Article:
One of the most intriguing films at the New Jersey Film Festival Spring 2017 is Art of the Prank, a documentary about Joey Skaggs that was directed by Andrea Marini. Skaggs is both an artist and a professional prankster. As this documentary follows his escapades, it offers a simultaneously funny and very alarming look at the propaganda and disinformation fed to the unsuspecting public every day by the mainstream media. Skaggs’ work is as relevant today--if not more so--as it was when he launched his artistic hoaxes 50 years ago. Audiences are inspired to question the very core of their beliefs.
Marini studied film and television production at Cinecittá in Rome. From 2012 to 2015, he produced, directed, shot, and edited Art of the Prank - his first feature film. Marini’s film gives us a unique view into the mind of a very unconventional artist. He recalls how the project got started.
“It was in early 2012, I was living in Rome and working with a producer who’s now a producer on Art of the Prank,” said Marini. “He had attended a lecture by Joey and that same night they went out for a tour of the Eternal City. A short while later he said to me, ‘There might be a possibility to make a film about this media prankster, what do you think?’ He showed me a beautiful ABC 20/20 piece about Joey. I was awed! A couple of months later we went to New York and started shooting the film.”
The film has been playing at film festivals since late 2015. In that time, the term “fake news” has taken on a life of its own. Essentially Skaggs made fake news into its own art form.
“This is a very interesting and timely moment for this film,” said Marini. “What is going on with the media right now is almost overwhelming. Yet, Joey would say it has always been this way. The film shows that everything can be manipulated in one way or another, and this is what he wants us to understand in a visceral way. We all feel very vulnerable when it comes to fake news simply because it’s so hard to get to the truth. What’s important is who is saying what, for what reason, and what are they trying to achieve?”
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Art of the Prank is an emotional and often humorous journey that follows the evolution of an artist who quickly learned he could reach far more people through satire than with his paintings. The film shows how the goal of his work is not just creating the “gotcha” moment, but the revelation that comes with the “aha” moment. The realization that you can’t believe everything you see, read, and hear in the media.
The documentary was filmed in New York, London, Hawaii, Los Angeles, and Kentucky. Skaggs provided unprecedented access to the artist and his personal archive. This leads to an incredible peer behind the curtain, interweaving a currently unfolding hoax (which is revealed in the movie) with a look behind the scenes at some of his classic performance pieces.
“How can you not be inspired to make a documentary on a great character with a cause like his?” asks Marini. “It seemed to me to be a story that anyone can relate to, and as a filmmaker that is what you try to achieve. Most of the time you are forced to narrow your target down, but Art of the Prank has all the ingredients to reach a large audience with a very important message, and also make them laugh!”
The film dives into some of Skaggs’ most memorable pranks like the Celebrity Sperm Bank and Cathouse for Dogs, but Marini’s personal favorite is not included in the film. He says his favorite is Bad Guys Talent Management Agency and it wasn’t included in the documentary because Marini believes it deserves a film of its own. He describes the agency:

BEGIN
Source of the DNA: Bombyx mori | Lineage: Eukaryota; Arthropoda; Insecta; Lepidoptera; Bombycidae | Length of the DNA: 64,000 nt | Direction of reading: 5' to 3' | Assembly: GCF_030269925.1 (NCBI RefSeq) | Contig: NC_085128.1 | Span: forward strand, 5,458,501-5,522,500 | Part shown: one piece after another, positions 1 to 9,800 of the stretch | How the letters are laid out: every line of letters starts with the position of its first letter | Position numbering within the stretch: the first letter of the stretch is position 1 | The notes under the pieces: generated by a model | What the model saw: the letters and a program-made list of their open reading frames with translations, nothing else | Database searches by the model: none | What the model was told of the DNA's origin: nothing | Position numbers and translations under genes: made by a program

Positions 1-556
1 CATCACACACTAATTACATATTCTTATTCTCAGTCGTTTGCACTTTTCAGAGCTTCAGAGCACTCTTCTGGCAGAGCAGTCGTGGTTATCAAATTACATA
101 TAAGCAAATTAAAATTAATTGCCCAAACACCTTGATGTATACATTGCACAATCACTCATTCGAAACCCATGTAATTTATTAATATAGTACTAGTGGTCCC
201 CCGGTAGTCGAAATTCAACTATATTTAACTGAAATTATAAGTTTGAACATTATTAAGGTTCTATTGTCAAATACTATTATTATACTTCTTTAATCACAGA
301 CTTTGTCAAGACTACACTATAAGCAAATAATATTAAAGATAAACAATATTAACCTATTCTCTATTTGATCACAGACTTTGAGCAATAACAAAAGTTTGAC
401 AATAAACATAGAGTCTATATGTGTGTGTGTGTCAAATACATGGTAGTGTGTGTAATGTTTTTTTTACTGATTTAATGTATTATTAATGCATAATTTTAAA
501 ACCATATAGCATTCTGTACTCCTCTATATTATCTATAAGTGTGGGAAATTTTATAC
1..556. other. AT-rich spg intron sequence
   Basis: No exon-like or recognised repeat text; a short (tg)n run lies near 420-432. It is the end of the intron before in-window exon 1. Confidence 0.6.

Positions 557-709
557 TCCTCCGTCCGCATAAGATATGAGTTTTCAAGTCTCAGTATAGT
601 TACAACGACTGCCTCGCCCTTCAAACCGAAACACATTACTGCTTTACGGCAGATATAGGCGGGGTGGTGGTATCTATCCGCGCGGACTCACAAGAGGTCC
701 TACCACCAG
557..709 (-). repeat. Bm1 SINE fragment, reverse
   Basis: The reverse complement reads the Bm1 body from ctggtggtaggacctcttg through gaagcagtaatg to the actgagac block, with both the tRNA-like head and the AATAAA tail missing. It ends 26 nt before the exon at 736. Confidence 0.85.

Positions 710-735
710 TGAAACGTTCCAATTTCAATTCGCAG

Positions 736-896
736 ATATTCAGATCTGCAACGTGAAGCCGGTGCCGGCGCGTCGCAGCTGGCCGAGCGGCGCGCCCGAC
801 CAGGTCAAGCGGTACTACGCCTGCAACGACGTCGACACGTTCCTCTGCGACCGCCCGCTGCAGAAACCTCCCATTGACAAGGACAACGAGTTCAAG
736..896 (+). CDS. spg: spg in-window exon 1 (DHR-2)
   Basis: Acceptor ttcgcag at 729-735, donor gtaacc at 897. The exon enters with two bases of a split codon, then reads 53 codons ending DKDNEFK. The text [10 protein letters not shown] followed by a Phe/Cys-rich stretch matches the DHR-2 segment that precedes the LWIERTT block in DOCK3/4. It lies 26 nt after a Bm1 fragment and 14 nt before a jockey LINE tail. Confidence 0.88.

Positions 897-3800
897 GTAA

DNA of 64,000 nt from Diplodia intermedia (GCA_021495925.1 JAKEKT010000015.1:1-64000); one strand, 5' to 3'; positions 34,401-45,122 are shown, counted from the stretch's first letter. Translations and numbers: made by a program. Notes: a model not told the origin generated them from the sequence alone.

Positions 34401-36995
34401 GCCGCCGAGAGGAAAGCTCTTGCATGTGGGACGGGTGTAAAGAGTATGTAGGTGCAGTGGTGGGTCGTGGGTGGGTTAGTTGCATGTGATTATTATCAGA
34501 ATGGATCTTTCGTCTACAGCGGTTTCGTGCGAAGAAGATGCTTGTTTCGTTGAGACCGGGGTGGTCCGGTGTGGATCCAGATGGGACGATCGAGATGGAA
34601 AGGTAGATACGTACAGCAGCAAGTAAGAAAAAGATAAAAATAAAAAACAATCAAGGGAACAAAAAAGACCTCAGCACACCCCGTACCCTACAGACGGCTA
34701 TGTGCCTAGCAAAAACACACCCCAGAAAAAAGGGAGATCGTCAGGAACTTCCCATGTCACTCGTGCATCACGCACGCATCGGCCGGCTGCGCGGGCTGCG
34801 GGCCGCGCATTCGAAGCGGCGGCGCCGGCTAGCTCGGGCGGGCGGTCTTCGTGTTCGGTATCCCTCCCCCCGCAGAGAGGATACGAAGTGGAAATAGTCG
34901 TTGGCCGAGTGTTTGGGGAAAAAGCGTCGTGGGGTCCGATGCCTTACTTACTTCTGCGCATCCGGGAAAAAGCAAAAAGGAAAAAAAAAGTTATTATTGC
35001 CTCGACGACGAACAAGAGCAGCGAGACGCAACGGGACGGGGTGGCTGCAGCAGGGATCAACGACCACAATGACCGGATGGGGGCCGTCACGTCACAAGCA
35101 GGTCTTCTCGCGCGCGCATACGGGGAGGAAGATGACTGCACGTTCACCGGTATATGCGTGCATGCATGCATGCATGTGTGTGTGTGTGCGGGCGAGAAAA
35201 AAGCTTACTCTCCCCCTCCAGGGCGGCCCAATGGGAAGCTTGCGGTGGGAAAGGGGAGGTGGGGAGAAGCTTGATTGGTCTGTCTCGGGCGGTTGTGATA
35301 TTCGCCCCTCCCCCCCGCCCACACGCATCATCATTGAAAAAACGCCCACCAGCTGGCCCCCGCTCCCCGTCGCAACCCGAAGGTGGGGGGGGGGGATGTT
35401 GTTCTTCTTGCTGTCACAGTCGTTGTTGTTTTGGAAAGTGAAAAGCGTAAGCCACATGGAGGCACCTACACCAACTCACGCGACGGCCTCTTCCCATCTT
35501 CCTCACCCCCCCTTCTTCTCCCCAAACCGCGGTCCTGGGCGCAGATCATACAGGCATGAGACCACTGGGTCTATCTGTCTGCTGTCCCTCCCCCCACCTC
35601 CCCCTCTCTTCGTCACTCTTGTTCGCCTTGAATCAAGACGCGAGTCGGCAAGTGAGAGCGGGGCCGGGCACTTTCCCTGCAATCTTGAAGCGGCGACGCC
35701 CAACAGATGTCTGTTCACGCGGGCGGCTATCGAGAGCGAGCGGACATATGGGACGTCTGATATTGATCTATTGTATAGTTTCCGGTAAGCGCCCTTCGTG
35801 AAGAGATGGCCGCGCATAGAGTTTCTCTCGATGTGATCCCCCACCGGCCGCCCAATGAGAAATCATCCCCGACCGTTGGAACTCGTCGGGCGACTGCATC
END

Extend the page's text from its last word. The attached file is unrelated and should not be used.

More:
The story is sensational and very layered. In addition to Joey, the other main character is his old friend Verne Williams (who is no longer with us). Verne wanted to be an actor. But, New York is over populated with actors. One day Verne goes to his friend Joey, who is more like a magician to him that an artist, and asks him to come up with something. “You gotta help me. I wanna be an actor,” he says.
Joey is not an agent or a producer, but something lights up in his imagination. Verne looks like a tough guy, not really like a model, and he has no acting skills. So, Joey comes up with a concept for an unusual and provocative, actually revolutionary, agency, Bad Guys Talent Management Agency!
Verne is his first client, but, the idea skyrockets in the media and, to deal with the demand, Joey soon gathers lots of friends--tough, mean looking people--takes some pictures, makes some FBI Wanted posters (instead of headshots) and suddenly, the agency exists!
Long story short, Verne got several jobs as an actor, other aspiring actors got parts, and Joey stood right on the edge of that fine line between fiction and reality.
When Marini is asked how he thinks Skaggs will be remembered he says, “As the messenger of truth and as an honorable man who devoted his life to art that is meant to shine a light on a very dark corner of our society… And as a very funny guy!”
Art of the Prank will be screened at the New Jersey Film Festival Spring 2017 on Sunday, January 29. The evening begins at 7:00pm with a screening of Cavities (a 25-minute film) by Michael Chan about a troubled 16-year-old reconnecting with his mother after he returns home unexpectedly. Art of the Prank will then be screened with an introduction and Q&A with Joey Skaggs.
Gary Wien has been covering the arts since 2001 and has had work published with Jersey Arts, Elmore Magazine, Princeton Magazine, Backstreets and other publications. He is a three-time winner of the Asbury Music Award for Top Music Journalist and the author of Beyond the Palace
(the first book on the history of rock and roll in Asbury Park) and Are You Listening? The Top 100 Albums of 2001-2010 by New Jersey Artists
. In addition, he runs New Jersey Stage and the online radio station Asbury Music
. He can be contacted at firstname.lastname@example.org